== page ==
To the chagrin of the largest Silicon Valley tech giants and President Trump, EU anti-trust enforcer Margrethe Vestager will hold on to her position for another 5-year term under incoming European Commission President Ursula von der Leyen, the FT reports.
The return of Vestager will almost certainly infuriate Washington, which has accused her of trying to hamper American firms’ ability to do business in Europe.
President Trump famously dubbed Vestager the “tax lady” and accused the Dane back in June of ‘hating the US’ during an interview with Fox Business.
During her first term, Vestager made a name for herself by pursuing high-profile crackdowns on US tech firms, including her multiple record fines for Google and her push for the Irish government to claw back taxes from Apple.
And over the next five years, Vestager will see her remit broadly expanded. In addition to covering all things anti-trust and anti-competitive, Vestager will also oversee Brussels’ digital policy in her additional role as executive vice-president of the new European Commission, not long after Europe published stringent user-privacy regulations known as the GDPR.
Von der Leyen said Vestager’s expanded portfolio of digital and competition issues was a “perfect combination.”
“There is a huge field in front of her. The only aspect that matters on portfolios is quality and experience. Margrethe Vestager has done an outstanding job as a commissioner for competition,” she added.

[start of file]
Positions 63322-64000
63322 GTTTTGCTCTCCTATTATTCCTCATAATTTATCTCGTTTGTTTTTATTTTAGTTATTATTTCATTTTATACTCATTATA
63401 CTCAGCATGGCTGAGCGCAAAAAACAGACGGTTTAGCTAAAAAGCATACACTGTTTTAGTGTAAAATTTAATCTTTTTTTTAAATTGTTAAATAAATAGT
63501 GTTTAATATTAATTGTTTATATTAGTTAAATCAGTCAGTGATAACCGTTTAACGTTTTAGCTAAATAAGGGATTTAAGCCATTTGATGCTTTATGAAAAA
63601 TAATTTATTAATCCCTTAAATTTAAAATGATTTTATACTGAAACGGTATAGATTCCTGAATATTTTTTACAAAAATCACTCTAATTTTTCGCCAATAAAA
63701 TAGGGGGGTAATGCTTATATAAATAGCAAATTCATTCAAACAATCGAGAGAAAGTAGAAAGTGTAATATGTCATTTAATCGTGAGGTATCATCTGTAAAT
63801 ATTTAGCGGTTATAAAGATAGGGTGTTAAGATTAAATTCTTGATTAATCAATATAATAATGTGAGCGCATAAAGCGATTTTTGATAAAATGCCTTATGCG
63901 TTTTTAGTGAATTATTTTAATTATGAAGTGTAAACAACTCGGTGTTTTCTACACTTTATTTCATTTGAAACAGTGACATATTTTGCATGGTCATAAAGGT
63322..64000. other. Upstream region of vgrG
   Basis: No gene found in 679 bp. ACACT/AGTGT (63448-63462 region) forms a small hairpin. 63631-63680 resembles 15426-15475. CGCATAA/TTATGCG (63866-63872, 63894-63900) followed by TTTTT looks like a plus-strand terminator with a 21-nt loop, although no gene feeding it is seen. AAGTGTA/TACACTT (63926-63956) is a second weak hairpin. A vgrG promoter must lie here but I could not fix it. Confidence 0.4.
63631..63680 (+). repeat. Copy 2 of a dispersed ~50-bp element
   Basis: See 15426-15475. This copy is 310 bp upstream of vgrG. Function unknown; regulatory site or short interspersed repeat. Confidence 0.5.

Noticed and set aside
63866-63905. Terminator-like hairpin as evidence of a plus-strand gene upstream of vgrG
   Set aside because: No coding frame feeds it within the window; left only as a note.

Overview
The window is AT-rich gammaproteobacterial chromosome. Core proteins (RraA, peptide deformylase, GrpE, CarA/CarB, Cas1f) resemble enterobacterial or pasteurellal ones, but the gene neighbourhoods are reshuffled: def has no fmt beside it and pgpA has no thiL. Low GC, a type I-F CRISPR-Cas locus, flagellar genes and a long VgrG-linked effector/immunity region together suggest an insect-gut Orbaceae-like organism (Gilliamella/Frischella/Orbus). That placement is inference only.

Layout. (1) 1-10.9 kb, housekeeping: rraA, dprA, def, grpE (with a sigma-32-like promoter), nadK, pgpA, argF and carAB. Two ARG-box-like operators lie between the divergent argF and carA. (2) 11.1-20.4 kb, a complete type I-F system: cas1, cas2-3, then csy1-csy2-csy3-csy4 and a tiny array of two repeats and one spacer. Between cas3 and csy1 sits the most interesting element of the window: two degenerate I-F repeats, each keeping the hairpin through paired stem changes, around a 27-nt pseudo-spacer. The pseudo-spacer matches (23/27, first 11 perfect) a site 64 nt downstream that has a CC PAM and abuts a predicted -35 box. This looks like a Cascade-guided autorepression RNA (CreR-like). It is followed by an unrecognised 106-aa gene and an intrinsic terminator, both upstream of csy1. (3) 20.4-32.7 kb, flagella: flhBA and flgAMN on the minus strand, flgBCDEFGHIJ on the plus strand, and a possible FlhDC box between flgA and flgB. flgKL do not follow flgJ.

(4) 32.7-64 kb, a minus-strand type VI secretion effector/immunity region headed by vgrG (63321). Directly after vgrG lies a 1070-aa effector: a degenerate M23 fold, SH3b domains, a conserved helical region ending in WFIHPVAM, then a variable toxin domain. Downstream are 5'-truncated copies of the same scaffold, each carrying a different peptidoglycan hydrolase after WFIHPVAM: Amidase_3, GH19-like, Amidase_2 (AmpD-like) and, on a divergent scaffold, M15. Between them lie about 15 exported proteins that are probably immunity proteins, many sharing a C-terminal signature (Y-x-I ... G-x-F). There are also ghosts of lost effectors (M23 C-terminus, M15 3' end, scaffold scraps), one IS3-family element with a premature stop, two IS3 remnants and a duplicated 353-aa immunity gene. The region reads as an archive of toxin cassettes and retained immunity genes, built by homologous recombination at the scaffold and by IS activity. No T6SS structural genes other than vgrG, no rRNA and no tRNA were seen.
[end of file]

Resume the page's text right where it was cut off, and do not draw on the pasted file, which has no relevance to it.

On Tuesday, von der Leyen announced the names of her 27-strong team, Reuters reports. She emphasized Europe’s leadership in combating climate change – including passing its own “Green Deal”, while combating technological threats and responding to a “growing unease” among younger Europeans. The incoming EC president emphasized that her team would take on critical “geopolitical” issues, suggesting that the European Commission will be playing a greater role in world affairs, whether the world likes it or not.
“We will take bold action against climate change, build our partnership with the United States, define our relations with a more self-assertive China and be a reliable neighbor, for example to Africa,” she said.
In addition to Vestager, one of the other bold-faced names to join von der Leyen is Ireland’s Phil Hogan, who will be the Commission’s point-person on trade. This will eventually involve negotiating new trade pacts with the EU, and possibly the US if President Trump decides to slap auto tariffs on the Continent.
Ursula von der Leyen
Former Italian Prime Minsiter Paolo Gentiloni will serve as the commissioner in charge of the economy at a time when Europe is on the cusp of sliding into a recession, and as Germany reportedly contemplates introducing a “shadow budget” that could unleash badly needed fiscal stimulus.
However, Gentiloni could soon find himself in an awkward position as he and former Latvian Prime Minister Valdis Dombrovskis will be tasked with maintaining economic discipline throughout the bloc, including with the Continent’s third-largest economy, Italy. Though Matteo Salvini and his League party have been ousted from Italy’s ruling coalition, the lefti-wing anti-establishment Five Star Movement could still seek to expand Italy’s budget deficit beyond what the European Unions guidelines will allow.
SJWs will appreciate the fact that von der Leyen’s team is roughly gender balanced, with 13 women and 14 men. Though perhaps she could have offered even more balance by including one or two officials who reject the gender binary.